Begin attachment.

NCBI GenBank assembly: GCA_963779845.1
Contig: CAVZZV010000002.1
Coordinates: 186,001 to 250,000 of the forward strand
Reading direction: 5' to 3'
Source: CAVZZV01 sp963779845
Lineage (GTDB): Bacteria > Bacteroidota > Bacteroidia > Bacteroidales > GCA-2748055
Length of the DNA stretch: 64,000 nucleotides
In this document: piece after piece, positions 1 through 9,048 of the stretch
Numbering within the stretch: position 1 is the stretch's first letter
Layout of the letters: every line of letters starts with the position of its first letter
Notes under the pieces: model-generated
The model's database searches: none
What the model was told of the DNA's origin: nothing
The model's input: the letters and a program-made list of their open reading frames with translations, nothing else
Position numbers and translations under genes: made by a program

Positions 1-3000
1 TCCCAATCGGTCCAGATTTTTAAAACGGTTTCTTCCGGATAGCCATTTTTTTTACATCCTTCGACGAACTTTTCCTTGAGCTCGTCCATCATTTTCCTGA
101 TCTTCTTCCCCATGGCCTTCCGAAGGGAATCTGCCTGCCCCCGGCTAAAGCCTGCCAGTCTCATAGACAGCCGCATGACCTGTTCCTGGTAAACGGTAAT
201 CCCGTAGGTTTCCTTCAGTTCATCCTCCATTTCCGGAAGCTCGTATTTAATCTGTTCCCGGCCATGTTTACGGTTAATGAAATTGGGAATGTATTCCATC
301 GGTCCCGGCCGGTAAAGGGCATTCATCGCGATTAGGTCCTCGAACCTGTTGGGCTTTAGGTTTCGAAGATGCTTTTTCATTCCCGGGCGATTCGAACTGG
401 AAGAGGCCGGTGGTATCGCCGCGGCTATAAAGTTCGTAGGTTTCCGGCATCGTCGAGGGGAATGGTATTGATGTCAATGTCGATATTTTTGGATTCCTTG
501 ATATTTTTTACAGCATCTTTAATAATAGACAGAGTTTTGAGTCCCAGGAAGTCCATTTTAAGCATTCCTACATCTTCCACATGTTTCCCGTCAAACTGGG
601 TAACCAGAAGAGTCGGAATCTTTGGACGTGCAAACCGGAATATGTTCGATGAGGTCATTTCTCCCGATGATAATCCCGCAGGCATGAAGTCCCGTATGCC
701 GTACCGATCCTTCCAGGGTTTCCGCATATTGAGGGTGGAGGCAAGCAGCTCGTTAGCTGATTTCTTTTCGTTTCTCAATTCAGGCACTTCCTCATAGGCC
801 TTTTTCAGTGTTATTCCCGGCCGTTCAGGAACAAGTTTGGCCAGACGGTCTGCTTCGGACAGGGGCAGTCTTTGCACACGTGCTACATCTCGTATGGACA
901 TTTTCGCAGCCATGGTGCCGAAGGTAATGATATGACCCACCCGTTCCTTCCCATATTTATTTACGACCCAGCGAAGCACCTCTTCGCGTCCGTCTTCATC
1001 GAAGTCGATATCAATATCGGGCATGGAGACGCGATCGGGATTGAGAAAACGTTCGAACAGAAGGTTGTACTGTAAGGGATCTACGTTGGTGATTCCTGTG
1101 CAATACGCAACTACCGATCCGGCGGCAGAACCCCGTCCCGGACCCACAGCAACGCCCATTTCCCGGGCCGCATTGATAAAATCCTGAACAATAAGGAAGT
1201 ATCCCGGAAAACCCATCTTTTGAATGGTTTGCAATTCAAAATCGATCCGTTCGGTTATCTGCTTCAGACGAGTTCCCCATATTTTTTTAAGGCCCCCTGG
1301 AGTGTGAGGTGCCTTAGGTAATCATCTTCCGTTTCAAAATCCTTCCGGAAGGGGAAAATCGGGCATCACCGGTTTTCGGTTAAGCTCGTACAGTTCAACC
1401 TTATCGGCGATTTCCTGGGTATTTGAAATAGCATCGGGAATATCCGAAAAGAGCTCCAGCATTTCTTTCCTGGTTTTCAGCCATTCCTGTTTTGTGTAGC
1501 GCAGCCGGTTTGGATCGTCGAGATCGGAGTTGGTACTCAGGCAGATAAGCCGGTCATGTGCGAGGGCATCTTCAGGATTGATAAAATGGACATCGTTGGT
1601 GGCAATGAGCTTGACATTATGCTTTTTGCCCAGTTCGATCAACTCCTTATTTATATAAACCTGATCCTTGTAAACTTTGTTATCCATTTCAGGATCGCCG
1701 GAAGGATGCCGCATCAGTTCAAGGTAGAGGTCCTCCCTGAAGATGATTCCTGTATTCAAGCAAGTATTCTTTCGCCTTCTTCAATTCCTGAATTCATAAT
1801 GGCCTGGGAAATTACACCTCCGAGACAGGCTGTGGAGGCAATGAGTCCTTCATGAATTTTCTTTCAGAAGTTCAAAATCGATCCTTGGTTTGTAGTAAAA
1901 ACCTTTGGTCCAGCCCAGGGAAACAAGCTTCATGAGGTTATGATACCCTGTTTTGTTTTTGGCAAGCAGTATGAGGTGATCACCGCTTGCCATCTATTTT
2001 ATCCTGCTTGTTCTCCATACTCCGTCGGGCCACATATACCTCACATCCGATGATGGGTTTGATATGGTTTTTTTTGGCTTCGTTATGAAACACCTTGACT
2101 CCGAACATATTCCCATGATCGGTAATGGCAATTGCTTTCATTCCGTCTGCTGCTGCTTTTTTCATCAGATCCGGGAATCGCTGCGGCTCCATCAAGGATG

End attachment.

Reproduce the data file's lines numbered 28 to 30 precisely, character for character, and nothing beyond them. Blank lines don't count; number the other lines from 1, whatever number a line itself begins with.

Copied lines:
1101 CAATACGCAACTACCGATCCGGCGGCAGAACCCCGTCCCGGACCCACAGCAACGCCCATTTCCCGGGCCGCATTGATAAAATCCTGAACAATAAGGAAGT
1201 ATCCCGGAAAACCCATCTTTTGAATGGTTTGCAATTCAAAATCGATCCGTTCGGTTATCTGCTTCAGACGAGTTCCCCATATTTTTTTAAGGCCCCCTGG
1301 AGTGTGAGGTGCCTTAGGTAATCATCTTCCGTTTCAAAATCCTTCCGGAAGGGGAAAATCGGGCATCACCGGTTTTCGGTTAAGCTCGTACAGTTCAACC